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Owen Morris’s Other Creativity Games (To Date)
(story supplement)

by Dave Madden

bonus features:
alternate ending to Barry Graham's "Bad Beat" by Blake Butler

"Owen Morris's Other Creativity Games (to date)" by Dave Madden

deleted scene from Mary Miller's "Pearl"

behind the scenes:
an "origins" essay behind his Leisure Suit Larry essay by Matt Bell

an old essay about Magic: the Gathering, with new footnotes, by Mike Alber

an essay on noodles, with recipe, by E.P. Chiew

short supplemental stories:
"Picture I Stole from My Lover" by Stefan Kiesbye

"Adam, Jacob, John, Paul" (with baseball card) by Jennifer Pieroni

"Crossing Borders" by Grant Perry


Aunts in Your Paunts

For maximum effect, the game master should only commence Aunts in Your Paunts when the number of available cousins, who serve as players, exceeds that of the adults within range. The game master appoints a cousin to go first and one target aunt (never the player’s mother) to whom the player must bring his or her attention by any means necessary. However: no mouth noises. The round is over when an aunt swears, kicks the cousin away with her foot, screams “What is it?”, or makes some other kind of acknowledgement.

Points aren’t awarded for the performance, or for the intensity of the aunt’s reprimand. In fact, Aunts in Your Paunts isn’t so much a game as a way to make all the players feel proud of one another.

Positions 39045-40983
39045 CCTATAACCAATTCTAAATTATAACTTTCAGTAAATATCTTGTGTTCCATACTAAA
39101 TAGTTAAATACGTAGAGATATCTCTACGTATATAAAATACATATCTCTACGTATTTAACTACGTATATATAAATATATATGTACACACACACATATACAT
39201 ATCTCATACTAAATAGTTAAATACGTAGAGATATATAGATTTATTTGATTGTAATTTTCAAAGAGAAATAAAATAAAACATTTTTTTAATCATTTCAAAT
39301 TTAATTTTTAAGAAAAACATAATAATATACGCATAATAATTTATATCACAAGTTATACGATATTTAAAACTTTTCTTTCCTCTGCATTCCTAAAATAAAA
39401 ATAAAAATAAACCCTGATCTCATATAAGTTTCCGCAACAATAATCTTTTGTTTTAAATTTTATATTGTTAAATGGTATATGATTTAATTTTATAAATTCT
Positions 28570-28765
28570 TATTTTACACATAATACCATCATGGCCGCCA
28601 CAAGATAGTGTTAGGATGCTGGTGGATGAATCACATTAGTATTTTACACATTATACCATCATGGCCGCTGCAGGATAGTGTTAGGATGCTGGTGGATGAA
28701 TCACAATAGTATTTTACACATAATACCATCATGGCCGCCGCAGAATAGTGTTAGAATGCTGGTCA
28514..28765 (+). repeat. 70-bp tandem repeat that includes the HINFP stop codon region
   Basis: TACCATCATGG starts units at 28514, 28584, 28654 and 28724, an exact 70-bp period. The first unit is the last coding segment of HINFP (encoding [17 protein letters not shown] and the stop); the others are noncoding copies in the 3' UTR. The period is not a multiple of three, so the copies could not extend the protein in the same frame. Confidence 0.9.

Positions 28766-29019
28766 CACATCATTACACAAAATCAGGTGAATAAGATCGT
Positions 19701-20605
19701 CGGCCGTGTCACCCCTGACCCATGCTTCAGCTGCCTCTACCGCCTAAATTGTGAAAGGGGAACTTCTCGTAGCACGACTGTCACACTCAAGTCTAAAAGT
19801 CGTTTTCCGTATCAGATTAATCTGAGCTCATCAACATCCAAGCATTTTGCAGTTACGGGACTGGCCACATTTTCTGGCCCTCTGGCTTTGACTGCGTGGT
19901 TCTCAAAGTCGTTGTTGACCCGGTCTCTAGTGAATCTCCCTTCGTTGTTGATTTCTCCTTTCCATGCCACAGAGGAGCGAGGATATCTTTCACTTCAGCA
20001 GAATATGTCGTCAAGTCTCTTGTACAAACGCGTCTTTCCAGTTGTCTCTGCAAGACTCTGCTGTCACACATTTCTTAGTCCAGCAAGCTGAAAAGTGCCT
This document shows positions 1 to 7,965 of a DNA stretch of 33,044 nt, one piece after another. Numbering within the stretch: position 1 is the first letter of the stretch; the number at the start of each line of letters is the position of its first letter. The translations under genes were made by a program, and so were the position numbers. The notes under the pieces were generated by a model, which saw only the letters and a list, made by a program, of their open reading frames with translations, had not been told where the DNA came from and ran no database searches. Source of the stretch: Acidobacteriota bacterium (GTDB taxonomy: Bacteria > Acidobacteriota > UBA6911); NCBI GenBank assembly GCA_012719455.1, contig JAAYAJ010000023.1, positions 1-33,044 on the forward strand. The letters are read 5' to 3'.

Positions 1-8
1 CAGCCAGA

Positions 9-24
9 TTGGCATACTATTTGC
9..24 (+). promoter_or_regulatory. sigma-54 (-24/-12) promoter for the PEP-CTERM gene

I Clavicle, You Clavicle

A game only for seasoned professionals. The game master begins by reversing in an utterance the words corresponding to a sentence’s verb and object. Play proceeds back-and-forth, accordingly. The objective is to distort each sentence’s meaning to the point where unseasoned players or those otherwise outside the game cannot ascertain the conversation’s actual topic.

Example: “I didn’t way a find to school to get today.”

“What? Why not?”

“I someone wanted think to fight a start with me.”

“Who was it? What happened?”

Dad! We supposed to be are trying to verbs our switch and objects!”

“Owen, I don’t want to play.”

“Marshall, what’s he saying?”

Invented back in 2002 from a now-historic exchange at the soccer field: “Dad, I clavicle my broke.” / “You clavicle your what?”


The Prime of Your Life

The game master asks the person or persons with whom he decides to play to state for the group his favorite prime number. Then, privately, in his pocket, the game master presses Start on his Timex’s stopwatch function. Follow-up questions on the part of the player, such as “What are you talking about?” or “What’s a prime number?” are permissible, and the game master must answer accordingly. Once the player states a prime number, the game master pulls out his stopwatch and announces how many seconds have passed. This number then gets added to the player’s stated prime, and the game master pronounces this new sum as the player’s real favorite prime number.

Example: A player announces “43” and has taken 43 seconds to do so.

The game master says, “Actually, 86 is your favorite.”

If the new sum is not a prime number, the game master loses only if the other players notice.


The Prettiest Pretty